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A burn is an injury caused by an energy source, such as heat, a flame, solar radiation, or an electrical shock. Types of energy burns include thermal burns (burns from heat), chemical burns, electrical burns, and radiation burns (burns from x-rays, ultraviolet radiation, and other types of radiation). Sunburns are a type of radiation burn. Doctors diagnose burns based on your history of exposure to an energy source able to cause the burn, plus physical examination of the burned area, or areas, of your skin.
Burns can occur during pregnancy, just as they can occur outside of pregnancy. In pregnant women, burns can occur as accidents, or from being in the sun too long. In the case of sunburns, generally the more fair your skin the greater your susceptibility. Pregnancy furthermore increases your susceptibility to sunburn, due to the hormonal changes. This means that it will take less time in the sunlight for you to burn while pregnant compared with being in sunlight at the same time of day and same time of year when you are not pregnant.
Mild burns localized to a small area of the skin, including mild sunburns, do not cause problems other than pain and irritation in that area. However, severe sunburns, as well as severe other burns, can lead to loss of body fluids, leading to dehydration. Such injuries can lead to changes in regulation of body temperature that can disrupt your physiology, leading to light headedness, dizziness, and fainting. Severe burns also can lead to infections, since the skin is an important barrier against penetration of agents into the body, including microorganisms.
Burns are rated in terms of severity as follows:
- First-degree burns affect only the epidermis, the outer layer of the skin. The affected site is red, dry, and painful, without blisters, and usually there is no long-term damage. Mild sunburns typically fall into this category.
- Second-degree burns reach partway into the inner layer of skin called the dermis. The site is red, with blisters, and can be swollen and painful.
- Third-degree burns involve both the epidermis and dermis, and also can damage underlying tissue, such as muscle, tendon, and bone, although sometimes the term ‘fourth-degree burn’ is applied to burns reaching muscle, tendon, and bone. The site is white, or charred, and sensation is lost, due to destruction of the nerve endings.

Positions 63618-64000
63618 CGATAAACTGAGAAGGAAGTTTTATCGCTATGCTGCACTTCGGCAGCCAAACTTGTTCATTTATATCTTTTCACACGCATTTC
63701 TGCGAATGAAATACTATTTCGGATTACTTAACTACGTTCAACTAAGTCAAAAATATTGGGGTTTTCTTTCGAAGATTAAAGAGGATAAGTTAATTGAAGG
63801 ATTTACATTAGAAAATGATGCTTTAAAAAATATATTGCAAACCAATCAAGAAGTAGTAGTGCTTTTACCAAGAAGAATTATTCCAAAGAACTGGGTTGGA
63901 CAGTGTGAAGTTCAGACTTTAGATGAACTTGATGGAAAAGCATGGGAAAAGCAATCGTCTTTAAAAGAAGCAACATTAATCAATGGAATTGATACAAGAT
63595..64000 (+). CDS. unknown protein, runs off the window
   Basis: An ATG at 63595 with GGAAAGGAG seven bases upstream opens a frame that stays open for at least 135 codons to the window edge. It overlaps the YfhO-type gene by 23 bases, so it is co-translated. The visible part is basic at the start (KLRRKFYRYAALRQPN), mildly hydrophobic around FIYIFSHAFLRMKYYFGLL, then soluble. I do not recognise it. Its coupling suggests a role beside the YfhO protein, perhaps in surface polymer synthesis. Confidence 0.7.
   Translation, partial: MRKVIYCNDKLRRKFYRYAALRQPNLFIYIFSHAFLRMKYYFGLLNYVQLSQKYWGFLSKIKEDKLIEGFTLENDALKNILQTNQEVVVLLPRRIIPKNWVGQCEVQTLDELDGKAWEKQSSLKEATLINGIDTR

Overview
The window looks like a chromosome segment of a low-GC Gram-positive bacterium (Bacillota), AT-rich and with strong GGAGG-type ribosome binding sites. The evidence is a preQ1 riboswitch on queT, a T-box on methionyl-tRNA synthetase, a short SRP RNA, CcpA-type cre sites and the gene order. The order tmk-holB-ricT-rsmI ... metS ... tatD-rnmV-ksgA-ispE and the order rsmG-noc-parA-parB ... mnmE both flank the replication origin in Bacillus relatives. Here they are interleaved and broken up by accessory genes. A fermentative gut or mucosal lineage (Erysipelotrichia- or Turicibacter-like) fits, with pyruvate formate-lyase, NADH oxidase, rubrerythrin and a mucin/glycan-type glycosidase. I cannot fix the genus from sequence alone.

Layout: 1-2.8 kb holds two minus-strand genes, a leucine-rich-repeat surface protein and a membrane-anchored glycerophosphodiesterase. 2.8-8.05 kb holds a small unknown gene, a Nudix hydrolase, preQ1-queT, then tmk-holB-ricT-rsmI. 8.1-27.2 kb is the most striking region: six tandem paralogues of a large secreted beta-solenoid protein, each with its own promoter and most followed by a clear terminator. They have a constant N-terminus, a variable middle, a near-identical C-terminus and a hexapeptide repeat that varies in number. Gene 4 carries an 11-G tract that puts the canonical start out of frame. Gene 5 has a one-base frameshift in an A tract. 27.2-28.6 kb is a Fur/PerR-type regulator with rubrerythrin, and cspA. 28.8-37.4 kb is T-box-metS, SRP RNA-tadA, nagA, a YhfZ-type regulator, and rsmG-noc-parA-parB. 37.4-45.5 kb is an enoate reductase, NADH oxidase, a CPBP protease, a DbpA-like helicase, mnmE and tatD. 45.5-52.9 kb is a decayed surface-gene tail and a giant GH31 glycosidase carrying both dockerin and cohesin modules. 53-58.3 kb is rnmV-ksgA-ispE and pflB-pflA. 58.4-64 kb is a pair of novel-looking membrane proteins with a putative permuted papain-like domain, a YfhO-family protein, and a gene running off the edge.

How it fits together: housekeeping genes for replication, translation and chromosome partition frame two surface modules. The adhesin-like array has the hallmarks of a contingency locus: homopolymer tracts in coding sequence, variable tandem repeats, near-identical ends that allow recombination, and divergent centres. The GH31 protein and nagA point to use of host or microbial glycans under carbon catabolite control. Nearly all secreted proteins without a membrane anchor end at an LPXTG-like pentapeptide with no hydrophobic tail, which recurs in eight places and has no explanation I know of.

Long-term effects of sunburn include skin cancer, typically a mild type of skin cancer called basal cell carcinoma, which can disfigure, but does not kill. Some controversy, and certainly complexity, surrounds associations between sunlight exposure and a very dangerous type of skin cancer called cutaneous malignant melanoma. In the setting of severe burn injuries, survival and death are related directly to the total body surface area of burns (TBSAB). The greater the TBSAB, the lower the chances of survival.
If any kind of burn is severe enough to disrupt your body fluids and/or temperature, this increases the risk of preterm labor, which can have long-term effects on the child’s health as an infant, and possibly behavioral effects later in childhood. Such physiological changes also increase the risk of spontaneous abortion (miscarriage).
Pain and irritation from minor burns can be treated with over-the-counter pain medications, such as acetaminophen and paracetamol, which are thought to be safe during pregnancy. However, NSAIDs (such as ibuprofen, naproxen) and salicylates (such as aspirin) should be avoided, particularly toward the end of pregnancy. In the past, it was thought that NSAIDs could be most dangerous during the earlier phases of pregnancy on the grounds that they could cause a spontaneous abortion (miscarriage), but the overall picture from the evidence to date is that there is no major miscarriage risk from NSAIDs. Nevertheless, there is increasing risk from NSAIDs as pregnancy advances. During fetal life, blood enters the right side of the fetal heart and much of it is detoured into the left side of the heart. The rest goes into the pulmonary artery, and from there is detoured through a vessel called the ductus arteriosus, which carries the blood to the fetal aorta, the same vessel that receives blood from the left side of the heart. Normally, the ductus arteriosus closes and disappears within a couple of days after birth, which helps the baby adjust to the outside environment, where her own lungs supply oxygen and remove carbon dioxide. Exposure to NSAIDs during fetal life can close the ductus arteriosus prematurely, causing high pressure in the lungs, in which case the baby can be born with a serious condition called persistent pulmonary hypertension in newborns (PPHN), which can be fatal. It’s also possible that NSAIDs used during pregnancy may cause kidney problems in the child. Acetaminophen, paracetamol, and NSAIDs are thought to be relatively safe in mothers who breastfeed.
Along with pain medications, sunburns can be treated with lotions containing aloe vera, or a moisturizer, none of which pose harm during pregnancy. Lotions applied to the skin for burns, including sunburns, should be kept away from areas of the skin where the infant is nursing. Severe burns, whether from the Sun or other causes, require several different types of medications, as well as procedures, but such injuries are life threatening to the point that preserving the pregnancy may not always be possible. Burns can be treated with a range of surgical strategies, including skin grafts, subsequent to the initial management of fluids and electrolytes.